Julie Powell lives in New York. She goes back home to Texas for Christmas. It’s always nice to go back to the folks’ house, she writes. There’s no mildew in the bathtub, and you can shower for as long as you want and the water will stay hot. There’s a queen-sized bed to sleep in, no roaring semitrucks passing in the night, a hundred channels on the television, and broadband on the computer. On Christmas Eve we jack up the air-conditioning so we can light a fire. 

Even if my energy-efficient soul is in revolt, I know what Julia Powell’s family are thinking of with the fire.

In the late 1990s we moved to a house, here in Belgium, with a little old metal stove. The people who sold us the house tried to claim that the stove was a mere content of the house, not a fixture or fitting, and to take it away, but we won the argument. (Compared with England, what’s odd in Belgium is that aspects of house purchase, like this, are still debated on the day the house changes hands.) That Christmas, Daughter and Son wrote letters to Father Christmas. We lit the stove and used it to propel their letters up the chimney.

Not long after, when the stove was lit again, we saw that its metal exterior was glowing red. We were unnerved. We never used the stove again. We unfixed it, or unfitted it, and left it in the cellar. I’m afraid that the people who bought the house from us probably chucked it away.

Son is grown-up now. We spent last Christmas with him, in London. He had a dog basket in the fireplace and a nice fire on his TV screen.

Linton's flat artificial fire stockings Christmas Day 1217.JPG


keyboard Ekaterinburg 812.JPG(Cleaning a keyboard on the bank of the river Iset – Ekaterinburg, Siberia, 2012)

Today I came across a quote from the Observer (22 January 2017) – Research company Gartner reckons that by 2018, 30% of all interactions with devices will be voice-based, because people can speak up to four times faster than they can type, and the technology behind voice interaction is improving all the time.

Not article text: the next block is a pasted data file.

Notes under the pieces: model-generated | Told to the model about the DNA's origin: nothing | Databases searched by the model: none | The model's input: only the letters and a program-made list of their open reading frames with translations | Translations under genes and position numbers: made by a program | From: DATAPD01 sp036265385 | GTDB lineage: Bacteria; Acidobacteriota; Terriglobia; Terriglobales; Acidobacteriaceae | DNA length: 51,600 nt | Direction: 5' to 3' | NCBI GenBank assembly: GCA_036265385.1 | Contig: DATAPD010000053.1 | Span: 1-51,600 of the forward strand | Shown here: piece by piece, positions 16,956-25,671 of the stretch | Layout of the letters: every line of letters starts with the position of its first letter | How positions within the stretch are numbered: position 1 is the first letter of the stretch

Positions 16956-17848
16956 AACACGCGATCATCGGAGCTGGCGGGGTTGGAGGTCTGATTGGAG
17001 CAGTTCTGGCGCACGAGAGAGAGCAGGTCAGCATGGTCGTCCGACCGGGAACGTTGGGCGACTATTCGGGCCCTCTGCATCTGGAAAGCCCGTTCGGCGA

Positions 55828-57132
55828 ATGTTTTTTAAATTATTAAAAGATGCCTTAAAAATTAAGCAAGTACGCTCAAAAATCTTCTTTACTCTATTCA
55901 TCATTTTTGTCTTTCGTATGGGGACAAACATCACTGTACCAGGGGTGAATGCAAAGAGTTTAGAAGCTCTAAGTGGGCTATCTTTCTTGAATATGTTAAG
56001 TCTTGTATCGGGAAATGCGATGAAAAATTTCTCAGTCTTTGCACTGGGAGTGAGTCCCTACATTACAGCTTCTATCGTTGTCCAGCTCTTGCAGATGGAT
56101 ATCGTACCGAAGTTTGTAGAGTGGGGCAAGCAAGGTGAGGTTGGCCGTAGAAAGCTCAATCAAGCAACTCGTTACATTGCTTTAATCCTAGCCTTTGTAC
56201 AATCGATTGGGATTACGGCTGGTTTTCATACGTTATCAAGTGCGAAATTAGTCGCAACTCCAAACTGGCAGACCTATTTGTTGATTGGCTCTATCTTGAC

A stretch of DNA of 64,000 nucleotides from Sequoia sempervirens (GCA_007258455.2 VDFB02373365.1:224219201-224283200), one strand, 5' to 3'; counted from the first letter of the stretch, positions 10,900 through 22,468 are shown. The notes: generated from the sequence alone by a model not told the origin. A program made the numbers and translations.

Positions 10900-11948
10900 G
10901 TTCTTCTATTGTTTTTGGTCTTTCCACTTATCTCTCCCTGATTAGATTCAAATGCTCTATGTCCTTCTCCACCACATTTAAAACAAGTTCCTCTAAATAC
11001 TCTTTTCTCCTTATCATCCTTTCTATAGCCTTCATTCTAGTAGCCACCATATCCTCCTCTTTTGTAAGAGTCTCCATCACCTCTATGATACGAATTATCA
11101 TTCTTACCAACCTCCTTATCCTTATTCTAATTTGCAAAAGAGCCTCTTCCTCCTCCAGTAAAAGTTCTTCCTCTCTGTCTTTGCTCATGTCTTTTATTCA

This doesn’t look right to me. I think we type faster than that. In my first job at the European Commission I was a speechwriter. I had to provide 100 words for each minute that the speech would last (120 for Commissioner Kinnock). By contrast I type at 40-45 words a minute (including thinking time).  Two or three times slower, not four times.

In French I type half as fast as in English (more thinking time). In Russian I type a thirtieth as fast (much more thinking time – the main reason – and a different keyboard).

When I write by hand I go two thirds as fast as when typing. I was sad when I found that out. I like writing with a fountain pen, on paper with a bit of resistance in it. But when you can, typing on a laptop seems to be the best way to write. It’s fast, and afterwards, it’s searchable.

I have one more quote about typing. It comes from a review by David Bromwich of “On Empson” by Michael Wood (New York Review of Books, 26 October 2017). In 1937-1939, William Empson taught English in the makeshift universities of China under siege… [W]hat they chiefly required was books, and “Empson, without saying anything, typed out Shakespeare’s Othello from memory”.

Linton's computer keyboard 613.JPG(My son’s old computer keyboard)

Economics; tastes; George Orwell

cigarette temporary opera tour and taxis 916.JPG(Interval of opera, Tour and Taxis, Brussels, 2016)

A few years ago I was in a meeting about waste policy. An economist said to an environmentalist, You are assuming that the optimum amount of waste is zero. You have not demonstrated that.

In economics, people have “tastes”. Tastes are the quantified values (which can be positive or negative, and are assumed to be additive) that people place on different outcomes. The optimal outcome for society is the one in which the sum of the value of the outcome for each individual is the highest. “Utility is maximised.”

Mainstream economics assumes that people know what they want. People are expert in their own tastes. It follows that if an outside influence persuades someone to change what they want, to want something different, that influence has reduced that person’s utility – has caused them harm.

(Goodbye religion, philosophy, everyday ethics and behavioural economics, by the way. Goodbye politics.)

If someone is a smoker and we persuade them to stop, we have caused that person harm.

If someone is a smoker and normally throws away their cigarette ends on the street, and we persuade them to hold onto them until they find a bin, we have caused that person harm. We may, in fact, have wrongly assumed that the optimum amount of waste is zero.

All this to introduce this quote from George Orwell in an article by Alan Johnson in Prospect last January:

His self-declared intention was “to push the world in a certain direction, to alter other people’s idea of the kind of society that they should strive for”. He certainly succeeded so far as I was concerned. 

Recently, people campaigning about plastics have altered my idea of the kind of society I should strive for. Last summer this man showed me a day’s worth of rubbish he’d collected from the beach at Santa Cruz, in California.

man with a day's worth of rubbish from beach Santa Cruz 818 2.JPG

I do not feel harmed by the plastics campaigners.